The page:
• Scratch testing consists of placing a small amount of diluted allergen on a lightly scratched area of skin. If a bump develops there within fifteen minutes, your child is probably allergic to that substance.


  • Intradermal testing is done by injecting the skin with suspected allergens at timed intervals. A control injection (one containing no allergen) is also given. If an allergen produces a wheel (a red, itchy bump), your child is allergic to that substance. An intradermal test is more accurate than a scratch test, but there is a greater risk that a child might suffer a severe reaction.


  • Blood testing (a radioallergosorbent test, or RAST) measures total and specific levels of IgE and IgG, which are antibodies produced by the body’s immune system. An elevated level of either of these may indicate an allergic reaction to the substance being tested.


Once testing has been completed, treatment may be recommended. Antihistamines are the medications most commonly used for respiratory allergies. Antihistamines work by blocking the action of chemicals called histamines, which are produced by the body in reaction to the presence of an allergen. Histamines cause swelling and congestion of nasal passages and increased mucus production. By blocking their action, antihistamines diminish allergic symptoms. Brompheniramine (in Allerhist and Dimetane, among others), diphenhydramine (Benadryl), and chlorpheniramine (Chlor-Trimeton) are common over-the-counter antihistamines suggested for respiratory allergies. Prescription antihistamines include azatadine (Optimine, Trinalin), clemastine (Tavist), astemizole (Hismanal), promethazine (Phenergan), and terfenadine (Seldane). Terfenadine and astemizole are relatively new medications that have the benefit of not causing the drowsiness that other antihistamines do. Check with your doctor before giving your child an antihistamine. Some of these medicines are not recommended for children under two years of age.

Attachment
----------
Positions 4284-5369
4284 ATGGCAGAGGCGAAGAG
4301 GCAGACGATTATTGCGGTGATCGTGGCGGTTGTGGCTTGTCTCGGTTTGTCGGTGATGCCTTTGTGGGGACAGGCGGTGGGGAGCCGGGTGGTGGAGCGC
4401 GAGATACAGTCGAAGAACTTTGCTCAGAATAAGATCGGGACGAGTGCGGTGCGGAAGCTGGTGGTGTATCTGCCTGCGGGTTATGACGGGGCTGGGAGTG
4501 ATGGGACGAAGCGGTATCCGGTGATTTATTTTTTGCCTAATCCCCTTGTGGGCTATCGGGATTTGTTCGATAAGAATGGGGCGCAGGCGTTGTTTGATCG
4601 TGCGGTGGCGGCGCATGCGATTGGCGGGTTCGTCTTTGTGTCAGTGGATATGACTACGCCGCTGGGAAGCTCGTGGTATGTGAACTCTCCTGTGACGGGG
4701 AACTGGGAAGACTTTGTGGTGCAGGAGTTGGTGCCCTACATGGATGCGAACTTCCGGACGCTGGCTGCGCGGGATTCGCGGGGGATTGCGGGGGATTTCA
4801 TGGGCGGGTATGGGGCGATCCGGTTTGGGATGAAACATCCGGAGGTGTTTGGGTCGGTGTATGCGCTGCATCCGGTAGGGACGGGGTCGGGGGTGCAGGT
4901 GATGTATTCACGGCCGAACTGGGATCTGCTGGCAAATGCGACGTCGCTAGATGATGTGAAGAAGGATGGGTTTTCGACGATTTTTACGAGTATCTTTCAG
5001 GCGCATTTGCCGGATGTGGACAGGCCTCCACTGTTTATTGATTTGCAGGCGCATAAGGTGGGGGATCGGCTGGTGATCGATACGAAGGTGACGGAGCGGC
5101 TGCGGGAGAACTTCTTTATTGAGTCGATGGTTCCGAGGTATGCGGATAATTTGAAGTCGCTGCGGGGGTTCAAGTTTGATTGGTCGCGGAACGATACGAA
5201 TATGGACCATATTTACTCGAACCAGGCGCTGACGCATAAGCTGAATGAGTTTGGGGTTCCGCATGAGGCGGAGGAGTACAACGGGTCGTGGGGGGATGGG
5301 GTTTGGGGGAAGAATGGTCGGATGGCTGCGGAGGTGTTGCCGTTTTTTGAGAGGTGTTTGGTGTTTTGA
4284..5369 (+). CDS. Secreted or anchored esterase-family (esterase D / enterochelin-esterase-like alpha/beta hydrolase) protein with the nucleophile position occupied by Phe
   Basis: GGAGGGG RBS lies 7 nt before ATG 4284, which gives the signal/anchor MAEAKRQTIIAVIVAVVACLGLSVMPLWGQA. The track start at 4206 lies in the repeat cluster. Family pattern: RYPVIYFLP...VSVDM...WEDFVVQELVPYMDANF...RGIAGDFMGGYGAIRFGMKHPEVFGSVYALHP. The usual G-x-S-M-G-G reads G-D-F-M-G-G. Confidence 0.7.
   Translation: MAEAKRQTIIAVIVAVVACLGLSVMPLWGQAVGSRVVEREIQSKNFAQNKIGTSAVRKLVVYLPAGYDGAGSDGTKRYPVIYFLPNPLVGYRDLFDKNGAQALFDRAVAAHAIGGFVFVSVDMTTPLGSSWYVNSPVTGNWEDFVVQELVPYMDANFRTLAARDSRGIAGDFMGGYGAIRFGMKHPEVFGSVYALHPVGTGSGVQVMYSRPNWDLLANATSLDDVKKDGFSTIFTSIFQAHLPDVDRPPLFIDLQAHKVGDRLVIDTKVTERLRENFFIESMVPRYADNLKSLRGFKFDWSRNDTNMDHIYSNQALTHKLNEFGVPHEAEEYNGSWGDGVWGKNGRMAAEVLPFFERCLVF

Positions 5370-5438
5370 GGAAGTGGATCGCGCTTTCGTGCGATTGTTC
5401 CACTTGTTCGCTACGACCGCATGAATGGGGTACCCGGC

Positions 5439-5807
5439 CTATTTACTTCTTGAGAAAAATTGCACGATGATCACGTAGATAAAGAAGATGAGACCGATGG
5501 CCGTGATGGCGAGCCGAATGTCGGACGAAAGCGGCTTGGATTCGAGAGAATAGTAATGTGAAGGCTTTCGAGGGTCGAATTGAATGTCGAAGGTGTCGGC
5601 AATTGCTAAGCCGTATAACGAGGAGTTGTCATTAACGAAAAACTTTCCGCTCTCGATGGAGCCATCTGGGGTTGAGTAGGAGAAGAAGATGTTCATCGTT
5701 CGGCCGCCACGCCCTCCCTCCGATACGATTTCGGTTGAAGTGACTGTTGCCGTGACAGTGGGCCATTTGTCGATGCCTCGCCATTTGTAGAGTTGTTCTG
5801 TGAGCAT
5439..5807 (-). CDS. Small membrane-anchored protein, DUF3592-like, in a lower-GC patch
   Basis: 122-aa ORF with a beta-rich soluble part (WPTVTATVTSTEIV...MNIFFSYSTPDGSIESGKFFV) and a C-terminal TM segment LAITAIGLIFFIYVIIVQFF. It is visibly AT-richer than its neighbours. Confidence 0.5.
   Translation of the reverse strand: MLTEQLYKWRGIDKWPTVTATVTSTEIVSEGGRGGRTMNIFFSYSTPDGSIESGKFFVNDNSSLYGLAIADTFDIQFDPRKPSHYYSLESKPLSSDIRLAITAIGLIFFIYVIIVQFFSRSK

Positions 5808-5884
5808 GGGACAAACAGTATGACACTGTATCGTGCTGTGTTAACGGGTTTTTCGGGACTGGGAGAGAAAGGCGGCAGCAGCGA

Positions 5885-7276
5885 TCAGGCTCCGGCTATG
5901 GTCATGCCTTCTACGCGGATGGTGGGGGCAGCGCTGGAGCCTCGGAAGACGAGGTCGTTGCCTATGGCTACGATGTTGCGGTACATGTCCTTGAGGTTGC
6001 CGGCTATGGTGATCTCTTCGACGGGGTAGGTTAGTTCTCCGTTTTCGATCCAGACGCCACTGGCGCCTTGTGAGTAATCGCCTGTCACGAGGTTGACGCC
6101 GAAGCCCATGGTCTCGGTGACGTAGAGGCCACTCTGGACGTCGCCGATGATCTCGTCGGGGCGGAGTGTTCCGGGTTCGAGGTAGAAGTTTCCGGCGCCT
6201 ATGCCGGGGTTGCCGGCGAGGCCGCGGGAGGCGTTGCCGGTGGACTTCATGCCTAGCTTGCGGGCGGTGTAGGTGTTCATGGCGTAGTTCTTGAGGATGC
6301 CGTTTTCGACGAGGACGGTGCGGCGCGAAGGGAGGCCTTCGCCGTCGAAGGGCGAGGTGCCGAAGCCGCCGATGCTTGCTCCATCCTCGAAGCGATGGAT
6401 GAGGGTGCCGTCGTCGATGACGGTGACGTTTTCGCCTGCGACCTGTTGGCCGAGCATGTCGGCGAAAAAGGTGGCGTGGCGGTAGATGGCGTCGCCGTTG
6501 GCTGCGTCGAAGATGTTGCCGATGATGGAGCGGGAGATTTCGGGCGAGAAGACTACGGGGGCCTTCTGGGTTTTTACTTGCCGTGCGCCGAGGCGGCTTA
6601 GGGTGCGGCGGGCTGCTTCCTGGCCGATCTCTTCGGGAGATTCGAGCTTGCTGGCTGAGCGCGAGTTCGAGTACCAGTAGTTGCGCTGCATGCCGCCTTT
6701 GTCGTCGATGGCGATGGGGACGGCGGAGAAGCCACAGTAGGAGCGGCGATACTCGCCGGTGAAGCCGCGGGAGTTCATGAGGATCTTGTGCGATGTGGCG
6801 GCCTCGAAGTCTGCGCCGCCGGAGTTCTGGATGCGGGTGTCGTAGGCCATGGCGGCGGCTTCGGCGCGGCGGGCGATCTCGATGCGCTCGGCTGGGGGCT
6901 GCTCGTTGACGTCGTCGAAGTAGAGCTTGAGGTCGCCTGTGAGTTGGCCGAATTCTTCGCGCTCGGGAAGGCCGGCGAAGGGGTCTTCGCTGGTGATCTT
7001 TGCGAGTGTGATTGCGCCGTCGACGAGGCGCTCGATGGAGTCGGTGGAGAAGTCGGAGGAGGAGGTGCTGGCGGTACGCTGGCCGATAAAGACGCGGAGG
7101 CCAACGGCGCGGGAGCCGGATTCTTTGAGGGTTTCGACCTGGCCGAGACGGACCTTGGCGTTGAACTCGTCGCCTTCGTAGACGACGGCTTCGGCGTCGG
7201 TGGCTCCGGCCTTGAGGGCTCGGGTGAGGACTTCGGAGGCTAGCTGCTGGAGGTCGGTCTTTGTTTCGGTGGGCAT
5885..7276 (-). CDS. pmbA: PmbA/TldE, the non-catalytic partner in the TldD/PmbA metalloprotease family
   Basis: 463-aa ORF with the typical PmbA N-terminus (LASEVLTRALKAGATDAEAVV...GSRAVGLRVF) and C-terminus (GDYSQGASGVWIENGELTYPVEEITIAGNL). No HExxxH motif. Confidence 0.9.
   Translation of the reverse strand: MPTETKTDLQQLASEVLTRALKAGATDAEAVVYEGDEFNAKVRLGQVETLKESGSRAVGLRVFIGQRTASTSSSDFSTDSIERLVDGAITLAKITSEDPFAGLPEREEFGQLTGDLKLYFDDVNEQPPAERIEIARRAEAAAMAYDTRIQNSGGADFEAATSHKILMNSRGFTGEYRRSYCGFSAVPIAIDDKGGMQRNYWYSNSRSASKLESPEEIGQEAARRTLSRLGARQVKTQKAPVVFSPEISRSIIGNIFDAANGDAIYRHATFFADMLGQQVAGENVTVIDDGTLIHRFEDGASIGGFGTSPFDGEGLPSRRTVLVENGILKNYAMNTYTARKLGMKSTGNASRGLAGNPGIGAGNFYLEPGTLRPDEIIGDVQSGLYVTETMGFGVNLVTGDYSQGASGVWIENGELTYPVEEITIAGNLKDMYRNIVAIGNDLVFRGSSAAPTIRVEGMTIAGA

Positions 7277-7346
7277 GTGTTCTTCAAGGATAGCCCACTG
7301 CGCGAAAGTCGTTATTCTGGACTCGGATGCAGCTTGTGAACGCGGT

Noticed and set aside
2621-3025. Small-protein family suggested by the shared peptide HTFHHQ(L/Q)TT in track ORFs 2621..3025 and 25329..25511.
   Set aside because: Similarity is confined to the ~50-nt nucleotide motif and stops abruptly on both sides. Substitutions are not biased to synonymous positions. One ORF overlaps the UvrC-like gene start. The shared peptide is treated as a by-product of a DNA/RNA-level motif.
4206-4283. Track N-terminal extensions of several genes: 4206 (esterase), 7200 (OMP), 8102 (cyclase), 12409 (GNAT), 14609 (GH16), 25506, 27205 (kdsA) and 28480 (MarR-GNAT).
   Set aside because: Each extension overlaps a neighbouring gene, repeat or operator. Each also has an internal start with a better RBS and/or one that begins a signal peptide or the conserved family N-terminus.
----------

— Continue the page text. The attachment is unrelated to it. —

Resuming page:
Cromolyn sodium (Intel or Nasalcrom) is a prescription medication that can be taken as a nasal spray to prevent the symptoms of respiratory allergies. It works by coating the membranes of the nose and stabilizing the white blood cells so that they do not react to foreign substances. In some cases this drug can cause gastrointestinal upset or throat and nose irritation, but it usually produces few side effects and is generally considered safe because it is minimally absorbed into the bloodstream. Its major drawback is that it must be used consistently, six times a day, for at least two weeks before it begins to take effect.


Decongestants decrease nasal congestion and swelling by constricting the blood vessels in the nasal membranes, thus allowing the mucus to drain more effectively. Decongestants are available as pills, nasal drops, and nasal sprays. These include oxymetazoline (in Afrin, Dristan, Neo-Synephrine 12 Hour, Sinex, and others), phenylephrine (in Alconefrin, Allerest, Coricidin Decongestant Nasal Mist, Neo-Synephrine, and Vacon), phenylpropanolamine (found in many common over-the-counter formulas, including Bayer Children’s Cold Tablets, Contac, Coricidin D, Ornex, Sine-Off, Sinutab, St. Joseph Cold Tablets for Children, and Triaminic), and pseudoephedrine (Cenafed, Neo-Fed, Novafed, Sudafed, or Sudrin). These medications have a number of common side effects, including restlessness and insomnia. Also, if a spray or drop form is used for more than three or four days in a row, it creates a dependency that results in a rebound—or worsening of symptoms–when the medicine is stopped. Check with your doctor before giving your child a decongestant. Some of these medicines are not recommended for children under two years of age.